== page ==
Last year Z-scaler report said
something: That 91% of IoT traffic was unencrypted. While it’s possible
that those numbers are not truly representative of the real problem, one thing
is for sure – far too much IoT traffic is unencrypted when absolutely all of it
traffic most obviously means that attackers can perform Man in The Middle
(MiTM) attacks. By tapping into that unencrypted stream of data, attackers can
get in between devices – or a device and the larger network – and steal or
alter the data.
The failures of IoT
security are well documented. Connected devices are often speedily brought to
market by manufacturers who make painfully obvious, but mostly easily
preventable, security mistakes in the design process. They are then eagerly
bought up by enterprises who often don’t take those faults into account and
deployed into otherwise secure networks. From there, attackers discover them
via a simple Shodan search and find an easy breach point into an enterprise.
And yet – whatever
the state of its security – the IoT is growing voraciously. McKinsey estimates
that there will be 43 billion IoT devices connected to the internet by 2023. If
current trends continue – and 98 percent of IoT traffic is left unencrypted –
it will be a feeding frenzy for cyber-criminals.
Often, when people
think of an IoT hack – they think of a vulnerable doll or doorbell – attacks
which leverage the functionality of a device – interesting but ultimately
gimmicky. The real threats are far less colorful. Enterprise IoT deployments
are often made up of hundreds if not thousands of individual devices, if only
one of those devices were to be left exposed then it could provide an easy
breach point into an otherwise secure network.
One can see just such an example in a
now infamous IoT breach in Las Vegas.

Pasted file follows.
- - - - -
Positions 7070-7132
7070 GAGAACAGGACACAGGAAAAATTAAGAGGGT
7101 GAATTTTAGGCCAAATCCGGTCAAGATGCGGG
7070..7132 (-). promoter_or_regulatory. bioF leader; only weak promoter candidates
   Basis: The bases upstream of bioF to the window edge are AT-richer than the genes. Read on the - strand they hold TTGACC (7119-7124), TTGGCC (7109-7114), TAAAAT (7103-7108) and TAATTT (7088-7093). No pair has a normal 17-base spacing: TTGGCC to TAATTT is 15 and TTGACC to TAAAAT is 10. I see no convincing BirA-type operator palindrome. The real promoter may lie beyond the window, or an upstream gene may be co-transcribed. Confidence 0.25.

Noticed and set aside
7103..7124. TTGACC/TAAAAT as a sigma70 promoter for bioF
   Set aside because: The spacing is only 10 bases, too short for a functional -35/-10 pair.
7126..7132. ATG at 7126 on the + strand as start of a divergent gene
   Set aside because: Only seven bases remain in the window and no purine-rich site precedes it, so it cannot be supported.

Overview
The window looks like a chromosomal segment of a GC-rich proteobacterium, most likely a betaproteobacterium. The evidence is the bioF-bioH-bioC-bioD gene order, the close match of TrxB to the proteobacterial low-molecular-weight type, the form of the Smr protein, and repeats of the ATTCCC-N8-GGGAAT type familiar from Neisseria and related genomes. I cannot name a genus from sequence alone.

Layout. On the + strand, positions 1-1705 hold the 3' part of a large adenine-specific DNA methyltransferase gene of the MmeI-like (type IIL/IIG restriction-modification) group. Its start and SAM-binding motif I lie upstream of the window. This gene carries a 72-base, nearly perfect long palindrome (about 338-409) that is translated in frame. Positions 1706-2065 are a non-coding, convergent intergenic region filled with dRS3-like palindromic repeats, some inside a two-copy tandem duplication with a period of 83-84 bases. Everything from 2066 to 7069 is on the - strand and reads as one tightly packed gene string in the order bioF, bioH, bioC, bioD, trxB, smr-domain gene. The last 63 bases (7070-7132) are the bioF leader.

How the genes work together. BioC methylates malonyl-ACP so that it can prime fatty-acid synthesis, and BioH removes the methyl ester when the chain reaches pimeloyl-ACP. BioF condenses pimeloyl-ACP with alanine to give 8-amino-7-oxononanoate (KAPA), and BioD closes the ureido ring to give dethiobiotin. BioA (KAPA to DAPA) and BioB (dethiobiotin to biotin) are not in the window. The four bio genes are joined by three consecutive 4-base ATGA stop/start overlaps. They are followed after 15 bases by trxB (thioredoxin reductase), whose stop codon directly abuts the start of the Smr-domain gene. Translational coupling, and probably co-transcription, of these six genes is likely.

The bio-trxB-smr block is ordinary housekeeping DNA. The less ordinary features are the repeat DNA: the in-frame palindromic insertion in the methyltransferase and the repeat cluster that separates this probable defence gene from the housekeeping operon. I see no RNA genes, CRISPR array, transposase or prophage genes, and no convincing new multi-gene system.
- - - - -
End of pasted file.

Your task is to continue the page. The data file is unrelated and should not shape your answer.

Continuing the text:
In 2017, hackers used a fish tank to carry out a casino heist. The fish tank in
question was connected to the internet via a sensor that allowed its operators
to remotely operate and control the tank. However, not long after it was
installed, security staff noticed the fish tank sending data to a remote server
in Finland. Further investigation revealed a massive breach – hackers had used
that fish tank to exfiltrate 10 gigabytes of data from the casino’s database of
The hack revealed
three pressing points. Firstly, that the stolen information was unencrypted on
the casino’s system and available for attackers to merely pick up. Secondly,
the casino had insufficient access and authentication checks to stop attackers from getting from that IoT device to some of the most sensitive information they
held. Finally, that fish tank was connected to the
casino’s broader network – and by
exploiting the weaknesses of that product – they could connect to and steal a
horde of sensitive data.
The consequences of such attacks can vary from financial or customer data
leakage to attacks on critical infrastructure. Think of the damage from large
scale power grid outages, internet.
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